If you receive a request for sensitive information, contact the sender directly through official channels to verify the request’s legitimacy.

Be Wary of Pop-ups

Avoid clicking on pop-up windows or ads that request personal information.

What is a Zero-Trust Policy? 

The best way to prevent a data breach of any kind is to implement a zero-trust policy. Often referred to as Zero Trust Security or Zero Trust Network, these protocols are designed to install a companywide cybersecurity framework that challenges the traditional notion of trust within a chain of command.

Instead of assuming trust based on individuals (inside or outside the corporate network), a zero-trust approach assumes that no entity, regardless of status, should be trusted by default. 

Can Your Staff Spot Phishing Scams and Other Cyber Attacks? Micro Pro

The strategy is built on continuous verification of the identity and security posture of every user, device, or application trying to access resources. Key principles and components of a zero-trust policy include:

Verify Identity

Users and devices must authenticate and prove their identity before gaining access to resources. This authentication often involves multi-factor authentication (MFA) for added security.

Least Privilege Access

Users and devices are granted the minimum level of access required to perform their tasks. This principle reduces the potential damage caused by a compromised account.


Networks are divided into small, isolated segments, limiting lateral movement for attackers within the network. Access between segments is controlled and monitored rigorously.

Continuous Monitoring

Continuous monitoring and assessment of user and device behaviour help detect anomalies or suspicious activities. Any unusual behaviour triggers alerts and may result in access revocation.

Strict Access Control Policies

Access control policies are strictly enforced, with access decisions based on a combination of factors, including user identity, device security posture, and contextual information.


Data in transit and at rest is encrypted to protect it from interception and unauthorised access.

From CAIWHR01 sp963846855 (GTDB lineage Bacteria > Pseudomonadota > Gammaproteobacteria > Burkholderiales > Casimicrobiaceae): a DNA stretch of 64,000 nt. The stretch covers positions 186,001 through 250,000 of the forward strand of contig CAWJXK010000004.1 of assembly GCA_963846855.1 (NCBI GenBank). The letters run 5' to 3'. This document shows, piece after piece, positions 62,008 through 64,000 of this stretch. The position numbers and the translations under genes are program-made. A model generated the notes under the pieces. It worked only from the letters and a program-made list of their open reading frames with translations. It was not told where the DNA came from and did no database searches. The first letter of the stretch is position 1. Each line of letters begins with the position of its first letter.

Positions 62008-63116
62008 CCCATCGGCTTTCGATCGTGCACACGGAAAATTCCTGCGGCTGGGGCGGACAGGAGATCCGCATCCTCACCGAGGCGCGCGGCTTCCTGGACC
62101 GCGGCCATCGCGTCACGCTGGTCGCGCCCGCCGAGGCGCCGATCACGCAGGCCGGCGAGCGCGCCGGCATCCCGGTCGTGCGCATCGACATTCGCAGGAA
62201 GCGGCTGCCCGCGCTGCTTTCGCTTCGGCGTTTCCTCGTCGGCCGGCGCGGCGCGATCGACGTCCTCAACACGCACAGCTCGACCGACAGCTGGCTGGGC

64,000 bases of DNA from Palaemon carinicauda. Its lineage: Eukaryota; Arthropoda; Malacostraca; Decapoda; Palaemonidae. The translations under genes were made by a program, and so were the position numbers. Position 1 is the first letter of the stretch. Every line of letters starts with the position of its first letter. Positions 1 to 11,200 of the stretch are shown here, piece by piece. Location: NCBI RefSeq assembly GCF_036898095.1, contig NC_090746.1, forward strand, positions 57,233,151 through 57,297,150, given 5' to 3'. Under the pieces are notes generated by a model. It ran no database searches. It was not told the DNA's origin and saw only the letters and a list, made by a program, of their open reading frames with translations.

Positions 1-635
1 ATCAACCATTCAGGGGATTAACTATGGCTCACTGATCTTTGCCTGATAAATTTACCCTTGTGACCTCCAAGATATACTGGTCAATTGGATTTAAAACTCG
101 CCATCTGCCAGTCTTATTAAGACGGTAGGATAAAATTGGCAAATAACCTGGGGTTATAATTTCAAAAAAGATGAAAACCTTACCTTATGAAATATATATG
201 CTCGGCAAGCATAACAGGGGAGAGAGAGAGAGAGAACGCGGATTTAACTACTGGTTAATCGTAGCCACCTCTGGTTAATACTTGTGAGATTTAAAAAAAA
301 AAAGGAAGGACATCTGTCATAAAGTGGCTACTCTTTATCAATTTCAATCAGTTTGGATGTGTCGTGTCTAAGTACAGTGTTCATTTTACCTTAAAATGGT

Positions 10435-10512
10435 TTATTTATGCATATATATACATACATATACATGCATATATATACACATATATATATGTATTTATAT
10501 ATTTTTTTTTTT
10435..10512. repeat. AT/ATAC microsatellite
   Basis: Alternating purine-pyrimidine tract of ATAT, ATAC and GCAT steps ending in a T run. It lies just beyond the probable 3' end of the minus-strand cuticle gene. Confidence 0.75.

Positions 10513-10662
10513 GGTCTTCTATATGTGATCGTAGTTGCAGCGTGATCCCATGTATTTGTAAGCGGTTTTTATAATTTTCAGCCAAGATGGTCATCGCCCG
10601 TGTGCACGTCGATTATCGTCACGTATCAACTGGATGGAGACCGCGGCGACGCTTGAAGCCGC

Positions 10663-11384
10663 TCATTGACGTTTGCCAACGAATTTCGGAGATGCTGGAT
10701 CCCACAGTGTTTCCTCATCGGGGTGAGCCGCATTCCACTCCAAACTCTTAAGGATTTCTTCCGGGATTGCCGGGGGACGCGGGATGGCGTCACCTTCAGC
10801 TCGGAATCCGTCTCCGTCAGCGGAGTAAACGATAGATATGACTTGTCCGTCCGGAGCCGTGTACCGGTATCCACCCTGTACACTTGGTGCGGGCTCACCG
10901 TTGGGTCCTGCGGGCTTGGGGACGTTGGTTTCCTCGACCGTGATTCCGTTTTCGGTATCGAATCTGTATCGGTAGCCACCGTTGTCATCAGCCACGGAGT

Network Micro-Segmentation

Network segmentation is used to isolate different parts of the network, and access between segments is restricted based on the principle of least privilege.

Application-Centric Security

Rather than focusing solely on the network perimeter, Zero Trust places an emphasis on securing applications and data, regardless of their location (on-premises, cloud, or hybrid).

Continuous Access Reevaluation

Access permissions are not static; they are continually reevaluated based on changing circumstances, user behaviour, and security postures.

IT Support in London

As an experienced managed IT Support Provider in London, Micro Pro recognises that traditional perimeter-based security is no longer sufficient in today’s complex and dynamic IT environments. 

To protect your business from suffering a data breach we design a zero-trust policy to protect your employees and customers against insider threats, external cyberattacks, and lateral movement by attackers who have already breached the network.

Moreover, we implement comprehensive cybersecurity training programs to educate employees about the risks associated with phishing scams and how to recognise and report attempted cybercrime in its various forms. 

Our cybersecurity awareness training typically covers best practices for identifying phishing emails, suspicious links, and social engineering tactics. It also emphasises the importance of reporting potential threats to your IT or security team promptly.